I grew up in South Korea during the US-backed military dictatorship. I was born a year after General Park Chung Hee led a military coup and came into power. My father filmed the day of martial-law declaration in front of Seoul City Hall. Back then, he worked as a freelance photojournalist for UPI. The saluting lieutenant general is one of Park’s collaborators. The man in the background below the window, holding a small camera in front of his face, is most likely a police or intelligence officer. My father is at the bottom left, holding his film camera. After the parade, my father was briefly taken into the building where he stood face-to-face with Park. My father said that he was not afraid. He said he wasn’t afraid of Syngman Rhee, the previous dictatorial president, either. He wasn’t afraid of anything then, he said; instead, he complained to Park about the censorship of the news. That day his film made it out of Kimpo Airport to Tokyo, and his news footage appeared worldwide. Because I was an infant, I have no memory of this infamous day except through my father’s memory. Memory’s memory. Memory’s child. My memory lives inside my father’s camera, the site where my memory was born, where my retina and my father’s overlap. When I was old enough, I always accompanied my mother to the airport to greet my father, who returned home every three to five months from Vietnam. Overlapping memory always longs for return, the return of memory.
What I remember about my childhood are the children, no older than I, who used to come around late afternoons begging for leftovers, even food that had gone sour. The drills at school in preparation for attacks by North Korea kept me anxious at night. I feared separation from my family due to the ever-pending war. I feared what my mother feared—my brother being swept up in protests and getting arrested and tortured. Our radio was turned off at night in case we were suspected of being North Korean sympathizers. At school, former North Korean spies came to give talks on the evil leader of North Korea. I stood at bus stops to see if I could spot any North Korean spies, but all I could spot were American GIs. My friends and I waved to them and called them Hellos. In our little courtyard, I skipped rope and played house with my paper dolls among big, glazed jars of fermented veggies and spicy, pungent pastes. I feared the shadows they cast along the path to the outhouse. Stories of abandoned infant girls always piqued my interest, so I imagined that the abandoned babies might be inside the jars. Whenever I obeyed the shadows, I saw tiny, floating arms covered in mold. And whenever it snowed, I made tiny snowmen on the lids of the jars. Like rats, children can be happy in darkness. But the biggest darkness of all was the midnight curfew. I didn’t know the curfew was a curfew till my family escaped from it in 1972 and landed in Hong Kong. That’s how big the darkness was.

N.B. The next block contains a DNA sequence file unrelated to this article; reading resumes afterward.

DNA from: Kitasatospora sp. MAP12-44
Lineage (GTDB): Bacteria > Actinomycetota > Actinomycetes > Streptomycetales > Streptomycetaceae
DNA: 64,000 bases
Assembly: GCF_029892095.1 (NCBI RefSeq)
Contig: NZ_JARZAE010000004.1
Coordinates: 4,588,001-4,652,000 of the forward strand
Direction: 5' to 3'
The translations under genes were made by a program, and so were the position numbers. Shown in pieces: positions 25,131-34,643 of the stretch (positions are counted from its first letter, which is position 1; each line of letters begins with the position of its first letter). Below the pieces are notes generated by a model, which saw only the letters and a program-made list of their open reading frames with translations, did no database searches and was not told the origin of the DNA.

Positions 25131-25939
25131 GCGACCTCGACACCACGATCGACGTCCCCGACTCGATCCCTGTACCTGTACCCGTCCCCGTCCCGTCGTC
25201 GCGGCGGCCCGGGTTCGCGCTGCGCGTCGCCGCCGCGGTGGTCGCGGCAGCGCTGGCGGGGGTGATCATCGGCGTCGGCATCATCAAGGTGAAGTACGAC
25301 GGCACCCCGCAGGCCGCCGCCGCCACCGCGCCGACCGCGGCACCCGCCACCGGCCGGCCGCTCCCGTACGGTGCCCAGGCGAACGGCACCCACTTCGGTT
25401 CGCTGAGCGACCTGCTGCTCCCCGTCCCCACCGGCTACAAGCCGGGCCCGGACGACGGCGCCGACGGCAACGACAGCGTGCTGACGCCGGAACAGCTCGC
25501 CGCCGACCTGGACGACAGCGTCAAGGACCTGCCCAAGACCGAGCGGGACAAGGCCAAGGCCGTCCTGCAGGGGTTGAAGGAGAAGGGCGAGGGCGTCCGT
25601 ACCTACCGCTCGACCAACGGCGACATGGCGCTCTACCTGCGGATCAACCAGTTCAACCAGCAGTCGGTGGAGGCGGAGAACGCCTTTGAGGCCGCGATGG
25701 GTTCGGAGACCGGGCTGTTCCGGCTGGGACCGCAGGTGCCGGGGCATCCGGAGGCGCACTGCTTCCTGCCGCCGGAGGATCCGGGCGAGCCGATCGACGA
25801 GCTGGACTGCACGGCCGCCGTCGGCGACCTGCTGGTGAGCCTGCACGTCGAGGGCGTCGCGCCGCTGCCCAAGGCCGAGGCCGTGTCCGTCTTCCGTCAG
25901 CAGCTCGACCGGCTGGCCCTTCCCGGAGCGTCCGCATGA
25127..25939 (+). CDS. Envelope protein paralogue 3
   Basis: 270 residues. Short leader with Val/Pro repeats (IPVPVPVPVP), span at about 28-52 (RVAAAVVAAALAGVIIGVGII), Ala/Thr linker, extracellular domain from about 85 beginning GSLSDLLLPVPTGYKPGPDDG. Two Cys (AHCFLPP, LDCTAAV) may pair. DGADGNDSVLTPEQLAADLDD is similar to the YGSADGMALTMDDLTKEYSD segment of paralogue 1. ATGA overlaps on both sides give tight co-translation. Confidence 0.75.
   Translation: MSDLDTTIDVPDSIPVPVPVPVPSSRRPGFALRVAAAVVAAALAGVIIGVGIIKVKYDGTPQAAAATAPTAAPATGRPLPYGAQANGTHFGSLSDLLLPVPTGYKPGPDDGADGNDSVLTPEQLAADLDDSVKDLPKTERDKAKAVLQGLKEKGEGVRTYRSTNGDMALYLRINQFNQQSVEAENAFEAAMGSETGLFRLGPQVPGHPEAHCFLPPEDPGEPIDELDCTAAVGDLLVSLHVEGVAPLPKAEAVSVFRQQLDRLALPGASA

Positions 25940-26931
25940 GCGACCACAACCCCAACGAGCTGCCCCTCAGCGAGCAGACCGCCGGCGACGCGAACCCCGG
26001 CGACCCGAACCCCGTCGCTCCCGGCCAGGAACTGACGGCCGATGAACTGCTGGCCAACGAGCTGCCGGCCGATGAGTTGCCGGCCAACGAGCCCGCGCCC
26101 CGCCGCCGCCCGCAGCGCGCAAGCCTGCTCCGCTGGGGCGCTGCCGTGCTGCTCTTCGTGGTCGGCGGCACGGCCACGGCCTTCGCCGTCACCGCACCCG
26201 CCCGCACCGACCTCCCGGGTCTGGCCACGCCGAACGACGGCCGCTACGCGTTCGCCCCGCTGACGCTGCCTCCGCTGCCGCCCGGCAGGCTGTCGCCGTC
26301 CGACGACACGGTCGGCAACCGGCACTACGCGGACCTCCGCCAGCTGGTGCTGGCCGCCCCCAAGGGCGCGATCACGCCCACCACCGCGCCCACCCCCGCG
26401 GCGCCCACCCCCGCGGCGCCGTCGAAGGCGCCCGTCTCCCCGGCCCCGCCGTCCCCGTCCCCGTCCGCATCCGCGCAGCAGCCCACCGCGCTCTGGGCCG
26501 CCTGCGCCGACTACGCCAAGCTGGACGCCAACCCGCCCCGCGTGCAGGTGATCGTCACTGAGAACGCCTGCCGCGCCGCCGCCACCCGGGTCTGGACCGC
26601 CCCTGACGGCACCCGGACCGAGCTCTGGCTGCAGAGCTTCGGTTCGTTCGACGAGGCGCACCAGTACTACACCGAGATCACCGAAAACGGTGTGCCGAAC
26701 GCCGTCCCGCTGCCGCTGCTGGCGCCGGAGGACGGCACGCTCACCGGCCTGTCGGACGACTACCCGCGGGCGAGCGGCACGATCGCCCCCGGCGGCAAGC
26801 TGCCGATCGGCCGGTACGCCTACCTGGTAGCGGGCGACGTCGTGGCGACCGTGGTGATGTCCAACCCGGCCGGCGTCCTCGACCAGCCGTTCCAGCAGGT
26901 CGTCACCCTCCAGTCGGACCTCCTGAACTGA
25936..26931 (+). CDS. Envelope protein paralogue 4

In 1980, my father filmed the rising waves of student protests against the dictatorship in Seoul. He also witnessed the brutal military crackdown on the pro-democratic uprising in Gwangju. He believed then that the dictatorship would never end and that it would be too dangerous for us to return home. He sold one of his cameras to pay for surgery when my older brother was injured during his mandatory military service. He gave the South Korean government news footage of a student protest in downtown Seoul he had filmed—from far away, from a rooftop—in exchange for the release of my injured brother from the military and a permit to leave South Korea. He believed that he was saving us from a life of perpetual darkness. In 1983, my family scattered all over, as my mother said. My parents and my younger brother headed to West Germany. My sister remained in Hong Kong, my older brother left for Australia, and I went to the US as a foreign student to complete my degrees in art. In light, we all were ailing from separation and homesickness. In light, we had to find a way to settle down, as my mother said. In light, we lived like birds.
In December 2016, I returned to South Korea. I returned in the guise of a translator, which is to say, I returned as a foreigner. And as a foreigner, I was invisible to most. I flittered about in downtown Seoul searching for my child self that had been left behind long ago. As a foreigner, I understood only the language of wings—the wings on totem animals on old palaces where I used to run around and play. The traditional tiled roofs I grew up beneath had grown wings, as had the mountain peaks behind Gwanghwamun Square. They no longer recognized me in a crowd of other foreigners—tourists, rather. Nevertheless, I went on searching for more wings, my language of return.
From DMZ Colony by Don Mee Choi. Used with the permission of the author and Wave Books. Copyright © 2020 by Don Mee Choi.